What is a Safety Bed?

Hospital Beds, Institutional Beds, Safety beds or Adaptive Beds all share a common goal of keeping the user safe from falling out or injuring themselves as a result of being in bed. The term "safety bed" is overused and a firm definition is hard to to find. We feel for a bed to be considered a safety bed it must address a few very specific issues.


Fall Protection
Built into the structure of the bed should be some physical barrier to minimize the likelihood that the patient can fall out of bed.  In many patients this protection has to apply while the patient is awake and moving around, not just while sleeping.

Protection from Entanglement / Entrapment:
Built into the design of the bed is a reduction of gaps and openings to minimize the likelihood of the patient becoming stuck in the frame or between mattress and frame. 

Built into the design and structure of the bed are elements to assist in keeping the patient inside the bed while awake.  While somewhat controversial, many patients are unable to safely exit a bed and/or are not safe to be allowed unsupervised mobility as they are a danger to themselves or others.


Little Known Facts:

  • While fall protection is important in a safety bed, Entrapment is the greatest danger to the medically feeble and disabled.

  • Based on studies done by the FDA if a patient is trapped or entangled in one or more of the 7 Zones as outlined in their treatise, 77% of the time the person will be injured and 59% of the time the patient will die.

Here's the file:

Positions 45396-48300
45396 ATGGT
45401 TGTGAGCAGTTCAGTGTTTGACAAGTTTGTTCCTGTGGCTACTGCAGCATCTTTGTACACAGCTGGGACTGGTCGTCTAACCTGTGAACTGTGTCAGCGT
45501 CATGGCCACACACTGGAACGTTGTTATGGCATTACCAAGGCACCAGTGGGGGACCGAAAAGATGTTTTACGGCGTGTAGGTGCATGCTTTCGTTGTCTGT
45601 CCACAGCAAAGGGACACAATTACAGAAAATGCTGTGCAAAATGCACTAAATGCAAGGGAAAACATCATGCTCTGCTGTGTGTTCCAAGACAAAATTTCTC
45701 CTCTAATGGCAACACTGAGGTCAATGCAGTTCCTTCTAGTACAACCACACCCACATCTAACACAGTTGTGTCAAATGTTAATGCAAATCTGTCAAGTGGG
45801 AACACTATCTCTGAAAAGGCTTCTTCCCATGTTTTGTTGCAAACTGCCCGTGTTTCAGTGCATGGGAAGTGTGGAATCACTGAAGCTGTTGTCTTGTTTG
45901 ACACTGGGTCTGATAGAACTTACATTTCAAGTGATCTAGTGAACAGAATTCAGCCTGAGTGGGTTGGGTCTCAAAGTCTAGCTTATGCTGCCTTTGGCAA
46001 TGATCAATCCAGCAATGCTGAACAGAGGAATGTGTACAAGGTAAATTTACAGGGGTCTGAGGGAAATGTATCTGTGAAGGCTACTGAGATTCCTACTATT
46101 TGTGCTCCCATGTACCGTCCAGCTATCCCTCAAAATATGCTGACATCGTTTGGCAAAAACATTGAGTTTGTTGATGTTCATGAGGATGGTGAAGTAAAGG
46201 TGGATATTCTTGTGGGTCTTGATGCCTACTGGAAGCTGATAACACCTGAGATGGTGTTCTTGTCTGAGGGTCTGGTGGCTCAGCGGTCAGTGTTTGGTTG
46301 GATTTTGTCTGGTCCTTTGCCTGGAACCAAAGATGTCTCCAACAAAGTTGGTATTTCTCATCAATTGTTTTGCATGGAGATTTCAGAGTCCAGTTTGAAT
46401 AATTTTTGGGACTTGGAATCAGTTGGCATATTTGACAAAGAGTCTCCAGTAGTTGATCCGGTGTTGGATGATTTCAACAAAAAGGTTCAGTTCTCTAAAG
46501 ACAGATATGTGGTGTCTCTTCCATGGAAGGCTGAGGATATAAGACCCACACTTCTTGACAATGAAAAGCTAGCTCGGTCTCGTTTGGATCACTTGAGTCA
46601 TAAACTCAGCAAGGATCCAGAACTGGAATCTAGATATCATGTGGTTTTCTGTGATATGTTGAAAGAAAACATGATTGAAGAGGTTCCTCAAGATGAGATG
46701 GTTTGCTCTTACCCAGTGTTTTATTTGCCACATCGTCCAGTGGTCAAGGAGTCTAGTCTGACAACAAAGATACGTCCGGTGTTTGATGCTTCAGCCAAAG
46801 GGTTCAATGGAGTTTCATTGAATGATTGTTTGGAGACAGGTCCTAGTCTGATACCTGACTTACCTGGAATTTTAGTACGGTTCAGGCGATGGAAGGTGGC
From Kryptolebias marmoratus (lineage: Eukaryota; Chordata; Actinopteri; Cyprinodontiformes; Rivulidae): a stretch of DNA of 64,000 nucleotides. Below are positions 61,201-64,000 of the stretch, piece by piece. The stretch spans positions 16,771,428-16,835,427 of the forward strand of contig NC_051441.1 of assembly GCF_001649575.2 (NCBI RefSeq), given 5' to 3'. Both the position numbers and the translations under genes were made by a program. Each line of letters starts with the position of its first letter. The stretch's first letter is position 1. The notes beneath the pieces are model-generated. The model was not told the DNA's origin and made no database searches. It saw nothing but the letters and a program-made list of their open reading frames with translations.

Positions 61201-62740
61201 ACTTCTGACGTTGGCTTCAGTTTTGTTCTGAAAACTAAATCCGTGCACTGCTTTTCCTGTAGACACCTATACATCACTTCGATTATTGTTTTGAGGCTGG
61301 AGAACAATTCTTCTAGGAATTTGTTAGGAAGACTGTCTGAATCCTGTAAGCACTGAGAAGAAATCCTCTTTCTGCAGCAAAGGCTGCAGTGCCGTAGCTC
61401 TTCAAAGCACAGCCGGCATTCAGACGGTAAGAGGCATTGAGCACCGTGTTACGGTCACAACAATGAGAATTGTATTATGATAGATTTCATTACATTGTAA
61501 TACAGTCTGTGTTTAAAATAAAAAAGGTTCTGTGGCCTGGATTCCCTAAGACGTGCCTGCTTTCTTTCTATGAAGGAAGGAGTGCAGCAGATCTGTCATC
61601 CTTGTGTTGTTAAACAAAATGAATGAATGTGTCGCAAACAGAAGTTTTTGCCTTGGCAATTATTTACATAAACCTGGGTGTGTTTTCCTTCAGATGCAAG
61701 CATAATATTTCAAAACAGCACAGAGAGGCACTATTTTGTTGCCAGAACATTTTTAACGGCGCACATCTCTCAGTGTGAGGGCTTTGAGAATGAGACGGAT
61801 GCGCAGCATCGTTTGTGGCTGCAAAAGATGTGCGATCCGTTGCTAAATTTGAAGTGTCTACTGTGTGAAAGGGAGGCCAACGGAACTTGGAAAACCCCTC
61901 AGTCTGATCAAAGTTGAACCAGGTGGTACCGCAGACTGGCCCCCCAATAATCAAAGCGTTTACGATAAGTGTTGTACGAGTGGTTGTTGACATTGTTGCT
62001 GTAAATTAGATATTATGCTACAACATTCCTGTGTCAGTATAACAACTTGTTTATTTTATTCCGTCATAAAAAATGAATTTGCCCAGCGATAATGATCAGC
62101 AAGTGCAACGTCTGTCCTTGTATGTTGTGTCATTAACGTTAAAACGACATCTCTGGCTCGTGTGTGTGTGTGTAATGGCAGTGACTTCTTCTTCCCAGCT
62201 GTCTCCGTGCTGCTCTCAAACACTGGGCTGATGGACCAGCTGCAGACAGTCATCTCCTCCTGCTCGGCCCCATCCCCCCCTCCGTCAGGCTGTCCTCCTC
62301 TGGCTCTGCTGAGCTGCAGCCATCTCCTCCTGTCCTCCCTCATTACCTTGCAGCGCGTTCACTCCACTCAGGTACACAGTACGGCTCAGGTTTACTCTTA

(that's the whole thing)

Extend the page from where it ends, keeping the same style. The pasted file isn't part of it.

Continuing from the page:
• Many traditional hospital beds are totally unsafe for pediatric, adolescent and disabled youth because these patients' smaller size and other medical conditions require specialized protection.

  • Physical protection should only be part of the consideration when selecting safety products.  Psychological and developmental impacts carry serious long term implications and should be part of the bed selection.  Finally, do not overlook the well being of the care givers who need to work in and around these products.  

  • Safety Beds CAN be attractive!

Beds By George Safety Beds satisfy the FDA standards for anti-entrapment.

The FDA's Seven Potential Zones of Entrapment: 

This guidance describes seven zones in the hospital bed system where there is a potential for patient entrapment. Entrapment may occur in flat or articulated bed positions, with the rails fully raised or in intermediate positions. Descriptions of the seven entrapment zones appear below. 

Zone Description

1. Within the Rail

2. Under the Rail, Between the Rail Supports or Next to a Single Rail Support

3. Between the Rail and the Mattress

4. Under the Rail, at the Ends of the Rail

5. Between Split Bed Rails

6. Between the End of the Rail and the Side Edge of the Head or Foot Board

 7. Between the Head or Foot Board and the Mattress End


“Hospital Bed System Dimensional & Assessment Guidance to Reduce Entrapment - Guidance for Industry and FDA Staff” (published March 2006) illustrations courtesy of the FDA

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